Agreement on the Conservation of Albatrosses and Petrels

Hookpods to be tested with a new design at depth to reduce seabird mortality further

A baited Hookpod ready for release, photograph by Fabiano Pepes

The spring-loaded polycarbonate Hookpod is a hook-shielding device that is attached to the branch lines of a pelagic longline, encapsulating the barbed end of the baited hook. Once it reaches a depth of at least 10 m a pressure-activated mechanism in the pod causes it to open, releasing the hook and exposing its barb.


Illustration from Albatross Task Force - Brazil

Trials conducted in Australia, Brazil and South Africa, as published in the journal Animal Conservation last year, have shown that the Hookpod can reduce seabird bycatch by up to 95%, reducing seabird bycatch to rates of 0.01 birds/1000 hooks and without affecting the catch of target fish species.  However, it is thought that the seabird catch rate can be reduced even further if the Hookpod is released at a greater depth, especially in areas with high densities of medium-sized diving petrels (such as the globally Vulnerable White-chinned Petrels Procellaria aequinoctialis) capable of retrieving baits from depths below 10 m. As a consequence, trials of a new Hookpod design that releases hooks at a 20-m depth are planned to commence in the Brazilian pelagic longline fishery this month, continuing for a year.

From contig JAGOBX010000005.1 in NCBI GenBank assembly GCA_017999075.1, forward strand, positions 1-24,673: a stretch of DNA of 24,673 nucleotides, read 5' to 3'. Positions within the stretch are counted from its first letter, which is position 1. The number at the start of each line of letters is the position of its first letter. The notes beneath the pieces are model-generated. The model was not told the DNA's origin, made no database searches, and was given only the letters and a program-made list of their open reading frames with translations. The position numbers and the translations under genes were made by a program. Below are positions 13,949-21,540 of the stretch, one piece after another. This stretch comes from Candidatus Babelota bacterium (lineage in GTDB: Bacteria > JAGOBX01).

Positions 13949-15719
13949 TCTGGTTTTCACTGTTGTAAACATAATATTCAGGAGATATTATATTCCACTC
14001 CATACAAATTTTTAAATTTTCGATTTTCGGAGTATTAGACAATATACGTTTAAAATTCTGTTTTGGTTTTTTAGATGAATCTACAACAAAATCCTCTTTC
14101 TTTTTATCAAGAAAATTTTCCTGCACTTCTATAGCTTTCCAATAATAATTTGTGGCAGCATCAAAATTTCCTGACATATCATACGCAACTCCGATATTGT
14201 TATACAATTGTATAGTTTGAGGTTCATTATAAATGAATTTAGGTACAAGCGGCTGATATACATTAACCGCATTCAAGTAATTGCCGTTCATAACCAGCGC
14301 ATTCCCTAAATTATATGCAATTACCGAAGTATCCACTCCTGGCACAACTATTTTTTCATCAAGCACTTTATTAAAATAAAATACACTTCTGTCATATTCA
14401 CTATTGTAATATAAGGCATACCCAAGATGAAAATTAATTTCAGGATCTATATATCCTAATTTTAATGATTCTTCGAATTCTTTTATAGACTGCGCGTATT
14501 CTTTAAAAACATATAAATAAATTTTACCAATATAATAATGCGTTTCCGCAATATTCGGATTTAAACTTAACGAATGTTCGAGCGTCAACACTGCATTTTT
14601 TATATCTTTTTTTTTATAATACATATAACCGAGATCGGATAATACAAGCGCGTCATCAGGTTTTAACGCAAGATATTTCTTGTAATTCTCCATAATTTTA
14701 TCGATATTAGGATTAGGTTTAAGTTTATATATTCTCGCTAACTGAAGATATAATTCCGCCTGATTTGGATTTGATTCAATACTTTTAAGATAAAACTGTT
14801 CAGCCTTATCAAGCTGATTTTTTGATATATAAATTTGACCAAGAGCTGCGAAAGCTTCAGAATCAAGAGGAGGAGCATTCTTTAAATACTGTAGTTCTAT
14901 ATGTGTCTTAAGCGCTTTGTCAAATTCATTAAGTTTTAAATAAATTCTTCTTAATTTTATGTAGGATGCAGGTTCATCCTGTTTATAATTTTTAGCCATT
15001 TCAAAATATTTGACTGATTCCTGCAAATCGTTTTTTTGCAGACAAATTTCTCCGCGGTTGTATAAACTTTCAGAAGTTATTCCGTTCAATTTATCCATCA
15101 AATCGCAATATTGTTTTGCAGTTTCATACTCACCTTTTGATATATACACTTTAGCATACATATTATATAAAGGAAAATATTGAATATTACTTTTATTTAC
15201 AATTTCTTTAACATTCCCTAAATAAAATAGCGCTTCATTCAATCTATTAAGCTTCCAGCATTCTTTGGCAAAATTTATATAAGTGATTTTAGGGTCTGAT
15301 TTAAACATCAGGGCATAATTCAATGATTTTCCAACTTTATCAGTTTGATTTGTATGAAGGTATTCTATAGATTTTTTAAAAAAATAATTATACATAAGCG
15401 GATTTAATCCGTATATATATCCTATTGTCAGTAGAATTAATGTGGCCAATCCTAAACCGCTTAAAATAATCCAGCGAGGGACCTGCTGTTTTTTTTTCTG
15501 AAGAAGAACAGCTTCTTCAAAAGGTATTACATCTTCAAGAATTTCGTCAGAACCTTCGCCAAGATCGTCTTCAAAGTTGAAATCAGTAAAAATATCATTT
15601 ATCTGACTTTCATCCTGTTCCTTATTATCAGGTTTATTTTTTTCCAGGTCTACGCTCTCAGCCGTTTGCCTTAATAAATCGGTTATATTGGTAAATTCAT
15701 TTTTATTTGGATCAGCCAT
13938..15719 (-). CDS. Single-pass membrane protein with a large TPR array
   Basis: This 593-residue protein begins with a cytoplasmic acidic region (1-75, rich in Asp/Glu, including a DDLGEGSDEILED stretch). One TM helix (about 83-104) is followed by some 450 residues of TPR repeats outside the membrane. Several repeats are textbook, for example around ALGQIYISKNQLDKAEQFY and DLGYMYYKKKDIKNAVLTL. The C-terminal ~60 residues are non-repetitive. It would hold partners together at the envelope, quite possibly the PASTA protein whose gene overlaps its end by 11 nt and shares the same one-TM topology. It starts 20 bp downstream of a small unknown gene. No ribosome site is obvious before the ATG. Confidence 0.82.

It is intended that four Brazilian pelagic longliners fitted with the new Hookpods will be compared to vessels from the same fleet, using standard gear to fish in the same area and season.

“This will involve a huge coordinated effort of dedicated [Albatross Task Force] instructors and Projeto Albatroz observers, our strategic partner in Brazil, gathering data onboard vessels with Hookpods as well as standard vessels, simultaneously” (click here).

The Brazilian trials have received support through ACAP's Small Grant scheme this year; following the Agreement adding the Hookpod to its list of best-practice measures for mitigating seabird bycatch in pelagic longline fisheries.

Information from Dimas Gianuca, Albatross Task Force team leader in Brazil.

Read more about Hookpods here and here.


Sullivan, B.J., Kibel, B., Kibel, P., Yates, O., Potts, J.M., Ingham, B., Domingo, A., Gianuca, D., Jiménez, S., Lebepe, B., Maree, B.A., Neves, T., Peppes, F., Rasehlomi, T., Silva-Costa, A. & Wanless, R.M. 2017.  At-sea trialling of the Hookpod: a ‘one-stop’ mitigation solution for seabird bycatch in pelagic longline fisheries.  Animal Conservation DOI: 10.1111/acv.12388.

John Cooper, ACAP Information Officer, 14 November 2018